5 Great Books To Read In December
A roundup of recent favorites we've reviewed in the BuzzFeed Books newsletter.
1. Man V. Nature by Diane Cook
I couldn't pry myself away from Man V. Nature, the short story collection by Diane Cook, in which she creates a series of slightly off-kilter realities and the unremarkable characters who inhabit them — the miserly neighbor in a post-flood dystopia, the 11-year-old boys who have been declared "not-needed", the young women whose house is swarmed after a span of good luck. It's about all of the ways we define survival, from emotional perseverance to the actual physical strength needed, say, to outrun an unnamed monster. The stories are grim, violent, and darkly funny, but never so far removed from our most human urges to seem TOTALLY implausible. —Arianna Rebolini
2. A Brief History of Seven Killings by Marlon James
A Brief History of Seven Killings is a stunning achievement from Jamaican author Marlon James. It is an epic that pulls together myriad voices and stories to narrate a history of violence in Kingston, Jamaica, and how that violence spreads and seeps outward across communities, throughout decades, and past national boundaries.
Beginning with the attempted assassination of Bob Marley in 1976, A Brief History of Seven Killings takes us through two decades and a multitude of lives. We hear tales told by ghosts, magazine writers, gang members, nurses, and more--characters who feel real and three-dimensional, fascinating us as they disturb us. The book thrills on a visceral level, full of plot, excitement, and (often dark) humor, while never letting us forget how its stories are driven by power and its corruption, violence and its consequences.
A Brief History of Seven Killings is an ambitious, destabilizing, and awesome — as in both purely rad and genuinely awe-inspiring. Read it now. —Isaac Fitzgerald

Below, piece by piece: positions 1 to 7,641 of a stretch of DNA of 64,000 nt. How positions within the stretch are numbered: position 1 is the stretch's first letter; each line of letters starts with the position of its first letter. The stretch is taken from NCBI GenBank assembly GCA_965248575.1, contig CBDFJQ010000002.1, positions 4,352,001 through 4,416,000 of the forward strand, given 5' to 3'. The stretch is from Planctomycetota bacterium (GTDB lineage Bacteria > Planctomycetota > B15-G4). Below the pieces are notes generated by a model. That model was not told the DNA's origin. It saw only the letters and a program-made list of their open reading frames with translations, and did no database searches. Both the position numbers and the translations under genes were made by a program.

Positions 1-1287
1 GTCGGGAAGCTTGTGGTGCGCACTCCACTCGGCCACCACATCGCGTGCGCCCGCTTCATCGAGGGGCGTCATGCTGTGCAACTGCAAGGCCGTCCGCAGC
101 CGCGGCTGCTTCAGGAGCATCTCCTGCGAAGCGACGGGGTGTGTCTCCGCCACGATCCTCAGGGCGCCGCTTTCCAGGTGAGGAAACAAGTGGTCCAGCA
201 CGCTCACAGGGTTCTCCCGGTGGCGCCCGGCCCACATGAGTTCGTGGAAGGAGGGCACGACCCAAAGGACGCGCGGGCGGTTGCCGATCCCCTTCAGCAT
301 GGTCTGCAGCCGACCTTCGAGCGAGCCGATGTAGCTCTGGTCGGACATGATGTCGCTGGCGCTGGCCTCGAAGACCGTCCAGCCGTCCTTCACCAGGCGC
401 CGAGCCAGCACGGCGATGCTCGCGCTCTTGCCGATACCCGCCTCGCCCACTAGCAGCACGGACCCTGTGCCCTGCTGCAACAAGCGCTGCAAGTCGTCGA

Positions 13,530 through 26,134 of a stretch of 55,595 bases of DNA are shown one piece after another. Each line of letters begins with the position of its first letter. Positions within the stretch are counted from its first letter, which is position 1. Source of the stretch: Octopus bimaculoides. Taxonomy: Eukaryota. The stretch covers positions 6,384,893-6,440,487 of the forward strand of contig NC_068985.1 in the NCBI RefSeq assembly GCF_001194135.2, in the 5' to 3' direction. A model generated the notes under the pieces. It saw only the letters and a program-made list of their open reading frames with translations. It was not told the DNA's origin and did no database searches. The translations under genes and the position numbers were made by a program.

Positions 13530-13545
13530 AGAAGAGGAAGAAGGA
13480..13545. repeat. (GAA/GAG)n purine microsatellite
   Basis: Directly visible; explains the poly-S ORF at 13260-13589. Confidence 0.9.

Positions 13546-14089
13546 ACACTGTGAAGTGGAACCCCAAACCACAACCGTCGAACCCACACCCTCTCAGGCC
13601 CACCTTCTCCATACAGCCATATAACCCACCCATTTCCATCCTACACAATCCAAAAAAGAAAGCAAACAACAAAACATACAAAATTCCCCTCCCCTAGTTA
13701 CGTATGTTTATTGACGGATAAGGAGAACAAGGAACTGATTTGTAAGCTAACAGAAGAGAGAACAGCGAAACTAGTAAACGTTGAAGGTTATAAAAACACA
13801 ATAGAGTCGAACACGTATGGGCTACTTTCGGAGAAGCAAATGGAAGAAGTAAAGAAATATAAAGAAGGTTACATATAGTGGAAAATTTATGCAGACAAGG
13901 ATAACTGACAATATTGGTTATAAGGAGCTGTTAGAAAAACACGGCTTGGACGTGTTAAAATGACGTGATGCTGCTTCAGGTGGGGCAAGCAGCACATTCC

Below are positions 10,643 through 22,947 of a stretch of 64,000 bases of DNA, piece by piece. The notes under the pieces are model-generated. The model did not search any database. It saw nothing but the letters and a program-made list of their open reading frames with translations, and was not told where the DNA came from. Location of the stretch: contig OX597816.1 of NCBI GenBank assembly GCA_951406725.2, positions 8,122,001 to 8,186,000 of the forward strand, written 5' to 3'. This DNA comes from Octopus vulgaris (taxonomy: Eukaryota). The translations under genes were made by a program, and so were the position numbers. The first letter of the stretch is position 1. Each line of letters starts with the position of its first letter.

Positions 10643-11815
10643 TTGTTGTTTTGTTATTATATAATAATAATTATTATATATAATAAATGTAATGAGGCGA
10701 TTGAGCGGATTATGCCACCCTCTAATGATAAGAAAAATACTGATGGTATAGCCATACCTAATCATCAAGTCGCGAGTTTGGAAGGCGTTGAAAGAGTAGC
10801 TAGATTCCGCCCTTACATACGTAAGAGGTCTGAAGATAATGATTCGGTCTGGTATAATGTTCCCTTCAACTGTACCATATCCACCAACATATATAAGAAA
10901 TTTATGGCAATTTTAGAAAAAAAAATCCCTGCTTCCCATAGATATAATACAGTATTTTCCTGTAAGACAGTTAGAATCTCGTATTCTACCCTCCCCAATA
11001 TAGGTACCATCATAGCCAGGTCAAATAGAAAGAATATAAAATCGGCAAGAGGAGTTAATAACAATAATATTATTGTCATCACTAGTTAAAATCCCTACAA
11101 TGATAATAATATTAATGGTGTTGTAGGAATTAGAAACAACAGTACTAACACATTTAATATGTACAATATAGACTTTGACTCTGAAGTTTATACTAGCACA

3. Beyond the Pale Motel by Francesca Lia Block
I've been reading Francesca Lia Block's works since I was a kid (maybe you've heard of her Weetzie Bat series, which stands as work of iconic '90s literature). She's known for crafting dark YA, but her latest novel, Beyond the Pale Motel, is definitely for grown-ups only. Set in the trendy Silver Lake and Echo Park neighborhoods of L.A., the story follows Catt, a sober hairdresser whose husband suddenly leaves her. Meanwhile, a murderer is terrorizing Hollywood. Catt's life begins to spiral — a spiral that includes some incredibly steamy, X-rated sex scenes — and she becomes convinced that the killer is hunting her best friend. Reading this erotic thriller is like floating in and out of an intensely sexy and terrifying dream. That is to say, a dream that is super entertaining. —Leonora Epstein
4. Yes Please by Amy Poehler
We're lucky to learn from the joy and wisdom of Amy Poehler in her book Yes Please. Poehler's writing is just as bubbly and determined as she is, and Yes Please is chock-full of super useful pieces of life advice, as well as detailed insights into Poehler's life and career. With photos, quotes, and worksheets throughout, it'll keep you thinking and laughing the entire time. (Resist the temptation to compare this book to Tina Fey's or Mindy Kaling's or Lena Dunham's, because they're each wonderfully unique women who bring something special to your bookshelves.) Clear your schedule, then pick up a copy today. Just like a Parks and Rec marathon, you won't want it to end! —Sami Main
5. Ugly Girls by Lindsay Hunter
Ugly Girls is far and away one of my favorite books of 2014. It tells the story of Baby Girl and Perry, two young women trying to define themselves as well as their friendship against the backdrop of suburban poverty. Lindsay Hunter's incredible mastery of language and storytelling is on full display in this debut novel, which also interweaves the voices of an alcoholic mother, a prison guard, and a threatening internet stalker. Ugly Girls is gritty and realistic, beautiful and deranged. The more Baby Girl and Perry spiral out of control, the closer the reader is drawn into this devastating tale of America. —Isaac Fitzgerald